Petroleum Geologist Spotlight

Half the job for Petroleum Geologists is finding out where to drill and the other half is creating a proposal to convince company leaders and investors to follow their reasoning. The Petroleum Geologist is at the front end of projects, figuring out where to drill, how and why.

What a typical day looks like:

A Petroleum Geologist’s job starts with research. They combine information from regional well logs and seismic data with their deep understanding of geology and the behaviour of oil and gas to help companies make decisions about where and how to drill. This research allows them to create maps and cross-sections of the earth, indicating the thickness of the zone, the porosity of the rock and the locations of wells in context with the underground structures and barriers.

Once they nail down the science of the earth formation, they build the economic case. Petroleum Geologists use computer programs to calculate things like taxes, oil prices and other costs and then estimate how much a company could profit on the well. When drilling begins, they frequently talk to the field workers, especially the Well Site Geologist, who is the eyes and ears on site. They are able to see much of the operations from their computer screen and help make important decisions when required.

Petroleum Geologists typically work a 40-hour week from an office. The physical execution of their project is in the hands of well site personnel, often in far-off, remote locations. Petroleum Geologists are employed by geology, geophysics and engineering consulting firms, typically in the exploration and production (E&P), oil sands and oil and gas services sectors of the oil and gas industry.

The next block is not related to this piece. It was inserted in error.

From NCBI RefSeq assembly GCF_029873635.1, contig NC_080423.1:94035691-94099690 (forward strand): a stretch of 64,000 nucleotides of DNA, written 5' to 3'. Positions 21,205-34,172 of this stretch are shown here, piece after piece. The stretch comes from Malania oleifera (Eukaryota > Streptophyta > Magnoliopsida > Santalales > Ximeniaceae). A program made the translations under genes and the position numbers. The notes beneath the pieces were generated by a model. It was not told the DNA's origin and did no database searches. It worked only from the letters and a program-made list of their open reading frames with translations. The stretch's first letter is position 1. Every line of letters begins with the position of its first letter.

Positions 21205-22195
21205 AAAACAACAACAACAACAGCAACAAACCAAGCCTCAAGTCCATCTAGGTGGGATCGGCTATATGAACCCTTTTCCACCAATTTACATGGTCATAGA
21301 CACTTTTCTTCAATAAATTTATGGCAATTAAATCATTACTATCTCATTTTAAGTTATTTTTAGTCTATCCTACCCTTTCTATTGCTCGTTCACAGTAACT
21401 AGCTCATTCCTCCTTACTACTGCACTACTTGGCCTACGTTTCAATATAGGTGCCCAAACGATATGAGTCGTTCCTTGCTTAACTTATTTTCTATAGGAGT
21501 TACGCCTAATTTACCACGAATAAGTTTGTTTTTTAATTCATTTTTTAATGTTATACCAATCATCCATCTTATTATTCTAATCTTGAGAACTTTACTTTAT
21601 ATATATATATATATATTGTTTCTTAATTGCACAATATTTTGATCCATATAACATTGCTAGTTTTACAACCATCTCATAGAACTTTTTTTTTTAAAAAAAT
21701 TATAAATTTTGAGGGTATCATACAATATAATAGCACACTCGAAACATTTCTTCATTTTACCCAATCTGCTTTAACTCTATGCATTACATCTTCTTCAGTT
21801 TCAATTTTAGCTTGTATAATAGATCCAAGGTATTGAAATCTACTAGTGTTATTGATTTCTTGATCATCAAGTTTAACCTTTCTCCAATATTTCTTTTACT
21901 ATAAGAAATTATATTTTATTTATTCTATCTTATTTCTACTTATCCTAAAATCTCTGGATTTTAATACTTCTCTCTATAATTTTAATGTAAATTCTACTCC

The kinds of problems Petroleum Geologists solve at work:

Petroleum Geologists solve one of the biggest questions for any oil and gas company: “where should we drill?” They combine all their data and knowledge to determine where the resources are, how a company can access them and if it is financially responsible to drill in that formation.

Skills used most on the job:

Petroleum Geologists take concepts from their head to the page or computer screen and then to reality. That means they are able to apply conceptual thinking using their strong grasp of math, chemistry and physics. A collaborator and team player, they also bring attention to detail, complex problem-solving and excellent organizational skills to the table.

Petroleum Geologists are among the visionaries that set any project into motion. Their activities cross from research to storytelling before the well is drilled, and then consulting during the drilling and production phases.

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